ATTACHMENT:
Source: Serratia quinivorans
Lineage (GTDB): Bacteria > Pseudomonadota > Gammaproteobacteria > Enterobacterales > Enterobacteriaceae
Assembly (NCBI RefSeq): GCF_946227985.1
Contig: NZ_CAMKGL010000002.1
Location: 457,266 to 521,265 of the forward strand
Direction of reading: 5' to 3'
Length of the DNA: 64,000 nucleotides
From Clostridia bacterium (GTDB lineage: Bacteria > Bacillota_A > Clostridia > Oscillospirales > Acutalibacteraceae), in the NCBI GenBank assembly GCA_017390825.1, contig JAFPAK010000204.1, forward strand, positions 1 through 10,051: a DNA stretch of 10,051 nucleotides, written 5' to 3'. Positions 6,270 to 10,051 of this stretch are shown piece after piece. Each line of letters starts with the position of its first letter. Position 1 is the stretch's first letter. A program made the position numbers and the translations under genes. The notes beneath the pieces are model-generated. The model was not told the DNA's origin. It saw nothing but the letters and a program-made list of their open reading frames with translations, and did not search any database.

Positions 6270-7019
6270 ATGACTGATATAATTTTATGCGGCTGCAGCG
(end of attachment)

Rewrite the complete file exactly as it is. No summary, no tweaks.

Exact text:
Source: Serratia quinivorans
Lineage (GTDB): Bacteria > Pseudomonadota > Gammaproteobacteria > Enterobacterales > Enterobacteriaceae
Assembly (NCBI RefSeq): GCF_946227985.1
Contig: NZ_CAMKGL010000002.1
Location: 457,266 to 521,265 of the forward strand
Direction of reading: 5' to 3'
Length of the DNA: 64,000 nucleotides
From Clostridia bacterium (GTDB lineage: Bacteria > Bacillota_A > Clostridia > Oscillospirales > Acutalibacteraceae), in the NCBI GenBank assembly GCA_017390825.1, contig JAFPAK010000204.1, forward strand, positions 1 through 10,051: a DNA stretch of 10,051 nucleotides, written 5' to 3'. Positions 6,270 to 10,051 of this stretch are shown piece after piece. Each line of letters starts with the position of its first letter. Position 1 is the stretch's first letter. A program made the position numbers and the translations under genes. The notes beneath the pieces are model-generated. The model was not told the DNA's origin. It saw nothing but the letters and a program-made list of their open reading frames with translations, and did not search any database.

Positions 6270-7019
6270 ATGACTGATATAATTTTATGCGGCTGCAGCG